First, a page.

On the Bookshelf
Interesting Reading for Lucyfans
Hispanics in Hollywood: A Celebration of 100 Years in Film and Television. By Luis Reyes and Peter Rubie; Lone Eagle Publishing Co. ($21.95/trade paperback)
Desi Arnaz fans and students of Hollywood history will be interested in this newly-revised encyclopedia of Latino talent in the movie capital the past 100 years. Consider the first paragraph of Luis Reyes' introduction:
"I grew up on New York City's Upper West Side in the late 1950s and early 1960s and the first Hispanic presence on television that I remember vividly is Desi Arnaz as Ricky Ricardo on I Love Lucy. He looked, spoke and acted -- especially when he got angry and spoke Spanish -- just like my Dad. Their home life resembled mine, for they lived in a tenement apartment in New York and struggled every day to make ends meet. And though Lucy was nothing like my Latin mother, she had that universal comic humanity in her characterization to which we could all relate."
How could one not like a book that starts like that!
Originally released six years ago, "Hispanics in Hollywood" has been updated, with at least 100 new names added -- including such contemporary stars as Cameron Diaz, Penelope Cruz and Freddie Prinze Jr. The authors have also updated the biographies of such established stars as Antonio Banderas and Andy Garcia.
"Hispanics in Hollywood" underscores the fact that Latinos have always had a strong presence in Hollywood -- both in front of and in back of the cameras. (Desi, of course, experienced great success as both a performer and a producer-director.) "Latinos have always been prevalent in the story of Hollywood," says Reyes.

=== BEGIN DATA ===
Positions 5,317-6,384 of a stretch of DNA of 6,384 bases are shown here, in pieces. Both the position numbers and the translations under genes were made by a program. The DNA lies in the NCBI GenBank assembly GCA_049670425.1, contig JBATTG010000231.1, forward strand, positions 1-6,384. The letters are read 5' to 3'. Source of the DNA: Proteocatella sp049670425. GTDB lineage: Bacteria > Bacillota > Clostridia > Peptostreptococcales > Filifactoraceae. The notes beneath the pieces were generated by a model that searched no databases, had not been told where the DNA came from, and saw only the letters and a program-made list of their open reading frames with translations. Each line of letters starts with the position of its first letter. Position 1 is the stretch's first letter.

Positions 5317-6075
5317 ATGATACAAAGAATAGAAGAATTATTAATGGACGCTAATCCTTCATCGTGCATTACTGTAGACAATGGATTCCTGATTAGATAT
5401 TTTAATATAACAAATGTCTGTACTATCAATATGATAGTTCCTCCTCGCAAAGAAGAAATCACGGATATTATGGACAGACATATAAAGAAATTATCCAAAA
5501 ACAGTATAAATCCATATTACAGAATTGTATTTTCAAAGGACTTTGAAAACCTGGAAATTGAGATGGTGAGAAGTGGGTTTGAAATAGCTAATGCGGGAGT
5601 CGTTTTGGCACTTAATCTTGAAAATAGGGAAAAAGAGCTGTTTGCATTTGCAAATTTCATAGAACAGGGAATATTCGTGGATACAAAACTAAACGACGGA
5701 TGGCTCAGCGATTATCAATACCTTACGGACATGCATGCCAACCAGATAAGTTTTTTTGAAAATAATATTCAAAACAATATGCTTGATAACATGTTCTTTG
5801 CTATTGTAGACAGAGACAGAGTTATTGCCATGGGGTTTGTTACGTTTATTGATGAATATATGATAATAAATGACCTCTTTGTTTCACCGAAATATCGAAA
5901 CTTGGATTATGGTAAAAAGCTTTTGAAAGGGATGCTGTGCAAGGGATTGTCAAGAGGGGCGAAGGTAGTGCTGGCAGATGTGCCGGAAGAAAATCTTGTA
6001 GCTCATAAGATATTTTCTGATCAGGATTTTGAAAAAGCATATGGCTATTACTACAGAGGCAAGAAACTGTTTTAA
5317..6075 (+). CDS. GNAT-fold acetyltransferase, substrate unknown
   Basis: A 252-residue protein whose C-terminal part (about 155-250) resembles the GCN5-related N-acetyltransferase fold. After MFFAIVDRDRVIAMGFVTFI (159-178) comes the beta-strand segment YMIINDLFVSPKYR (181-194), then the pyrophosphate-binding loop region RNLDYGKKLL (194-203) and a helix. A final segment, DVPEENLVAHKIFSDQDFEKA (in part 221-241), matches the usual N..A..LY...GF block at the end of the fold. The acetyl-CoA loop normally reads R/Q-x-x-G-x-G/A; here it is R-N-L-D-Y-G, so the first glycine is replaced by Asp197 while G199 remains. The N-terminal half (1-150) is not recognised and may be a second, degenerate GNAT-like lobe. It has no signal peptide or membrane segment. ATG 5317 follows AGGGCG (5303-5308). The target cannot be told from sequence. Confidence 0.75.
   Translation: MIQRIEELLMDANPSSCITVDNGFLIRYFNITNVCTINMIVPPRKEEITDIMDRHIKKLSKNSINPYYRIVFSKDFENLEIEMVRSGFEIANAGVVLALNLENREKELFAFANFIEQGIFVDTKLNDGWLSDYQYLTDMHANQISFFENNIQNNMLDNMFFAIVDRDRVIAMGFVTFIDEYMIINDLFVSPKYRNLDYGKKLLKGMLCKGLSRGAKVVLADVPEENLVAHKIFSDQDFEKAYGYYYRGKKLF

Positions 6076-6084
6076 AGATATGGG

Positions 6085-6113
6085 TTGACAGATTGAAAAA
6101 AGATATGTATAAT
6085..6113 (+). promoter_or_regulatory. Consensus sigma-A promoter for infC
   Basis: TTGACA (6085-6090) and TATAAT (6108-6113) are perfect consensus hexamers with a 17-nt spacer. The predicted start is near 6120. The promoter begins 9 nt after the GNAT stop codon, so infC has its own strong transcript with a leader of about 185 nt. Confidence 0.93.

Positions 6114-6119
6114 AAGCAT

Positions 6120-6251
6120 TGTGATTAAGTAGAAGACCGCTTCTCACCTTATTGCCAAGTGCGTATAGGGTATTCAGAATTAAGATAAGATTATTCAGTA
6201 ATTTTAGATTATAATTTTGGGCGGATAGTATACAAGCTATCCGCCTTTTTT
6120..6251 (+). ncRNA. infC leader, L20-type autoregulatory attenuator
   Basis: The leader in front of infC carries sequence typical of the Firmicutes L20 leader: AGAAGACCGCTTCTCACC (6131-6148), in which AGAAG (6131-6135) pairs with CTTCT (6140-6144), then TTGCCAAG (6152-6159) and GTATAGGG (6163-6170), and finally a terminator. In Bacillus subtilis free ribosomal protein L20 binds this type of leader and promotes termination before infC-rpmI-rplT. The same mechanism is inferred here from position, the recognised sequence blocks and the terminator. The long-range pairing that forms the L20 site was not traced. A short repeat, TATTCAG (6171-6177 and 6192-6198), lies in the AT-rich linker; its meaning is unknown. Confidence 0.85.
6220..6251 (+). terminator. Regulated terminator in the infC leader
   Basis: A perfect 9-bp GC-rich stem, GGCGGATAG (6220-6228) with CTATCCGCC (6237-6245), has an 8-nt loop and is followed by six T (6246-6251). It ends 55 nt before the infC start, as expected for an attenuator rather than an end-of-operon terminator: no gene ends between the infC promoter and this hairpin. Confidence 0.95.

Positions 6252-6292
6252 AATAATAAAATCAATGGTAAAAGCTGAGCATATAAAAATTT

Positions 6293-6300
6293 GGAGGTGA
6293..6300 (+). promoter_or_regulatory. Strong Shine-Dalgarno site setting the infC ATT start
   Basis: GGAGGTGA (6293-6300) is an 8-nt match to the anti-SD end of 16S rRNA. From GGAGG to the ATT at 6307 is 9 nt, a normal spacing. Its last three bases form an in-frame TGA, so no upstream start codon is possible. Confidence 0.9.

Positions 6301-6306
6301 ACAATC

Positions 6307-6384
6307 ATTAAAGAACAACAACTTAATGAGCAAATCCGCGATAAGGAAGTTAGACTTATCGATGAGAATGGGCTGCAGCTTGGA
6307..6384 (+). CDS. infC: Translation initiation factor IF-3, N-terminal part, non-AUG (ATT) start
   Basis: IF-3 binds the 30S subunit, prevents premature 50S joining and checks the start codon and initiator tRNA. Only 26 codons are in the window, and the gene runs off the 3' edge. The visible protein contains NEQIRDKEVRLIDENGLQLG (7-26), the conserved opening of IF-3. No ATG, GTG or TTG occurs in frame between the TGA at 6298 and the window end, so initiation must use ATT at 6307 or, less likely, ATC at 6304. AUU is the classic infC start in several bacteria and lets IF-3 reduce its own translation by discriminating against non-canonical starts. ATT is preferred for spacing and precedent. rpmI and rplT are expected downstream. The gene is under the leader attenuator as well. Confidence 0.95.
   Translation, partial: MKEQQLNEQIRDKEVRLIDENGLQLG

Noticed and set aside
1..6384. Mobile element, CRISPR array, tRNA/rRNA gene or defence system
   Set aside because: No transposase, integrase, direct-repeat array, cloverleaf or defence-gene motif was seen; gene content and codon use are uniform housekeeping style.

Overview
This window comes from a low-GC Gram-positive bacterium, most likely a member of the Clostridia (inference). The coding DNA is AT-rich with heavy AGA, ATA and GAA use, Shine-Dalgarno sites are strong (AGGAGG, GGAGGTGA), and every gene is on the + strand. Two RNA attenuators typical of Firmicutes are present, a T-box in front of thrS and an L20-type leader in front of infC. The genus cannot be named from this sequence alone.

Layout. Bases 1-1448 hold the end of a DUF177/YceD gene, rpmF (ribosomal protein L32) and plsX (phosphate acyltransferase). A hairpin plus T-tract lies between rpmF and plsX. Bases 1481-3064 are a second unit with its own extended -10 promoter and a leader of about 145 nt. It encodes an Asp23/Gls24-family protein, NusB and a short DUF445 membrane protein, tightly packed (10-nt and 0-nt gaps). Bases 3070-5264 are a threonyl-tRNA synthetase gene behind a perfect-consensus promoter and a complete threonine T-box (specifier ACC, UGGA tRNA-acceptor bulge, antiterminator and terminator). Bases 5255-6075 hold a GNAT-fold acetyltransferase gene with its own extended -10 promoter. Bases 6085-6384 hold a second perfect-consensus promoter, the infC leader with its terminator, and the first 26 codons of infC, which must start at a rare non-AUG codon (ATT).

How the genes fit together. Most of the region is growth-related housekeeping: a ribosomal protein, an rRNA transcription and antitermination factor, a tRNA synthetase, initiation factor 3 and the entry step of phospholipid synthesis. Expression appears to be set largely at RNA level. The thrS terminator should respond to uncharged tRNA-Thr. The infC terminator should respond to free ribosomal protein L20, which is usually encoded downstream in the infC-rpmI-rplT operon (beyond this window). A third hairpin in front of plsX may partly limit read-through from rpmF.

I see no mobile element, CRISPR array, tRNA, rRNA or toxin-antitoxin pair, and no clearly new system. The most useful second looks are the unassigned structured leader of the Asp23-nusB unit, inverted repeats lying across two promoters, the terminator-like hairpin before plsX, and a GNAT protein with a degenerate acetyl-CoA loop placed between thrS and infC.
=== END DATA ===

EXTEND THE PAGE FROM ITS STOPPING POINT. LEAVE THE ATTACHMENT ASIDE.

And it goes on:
He should know. Reyes has been collecting artifacts of Hollywood Latino history his entire life. Over the years he has amassed more than 10,000 movie stills, posters and movie cards of Latinos in countless Hollywood productions.
Not that all the films were Latin in nature. During the so-called Golden Age of Hollywood, Reyes states, "All ethnic groups felt a certain amount of discrimination. Everyone just wanted to fit into the mainstream culture." Many stars, such as Gilbert Roland and Rita Hayworth, became "crossover" performers, often appearing in roles that were in no way Hispanic.
Reyes rightly bemoans the fact that although pioneers like Desi Arnaz helped define the television industry, there are very few TV shows today that feature Latinos in key roles.
This encyclopedia is amply illustrated, and in addition to extensive performer biographies, includes descriptive listings of the various Hollywood movies, television series, and TV mini-series that have had Latino themes and/or casts.
You'll want this one for your reference shelfl!
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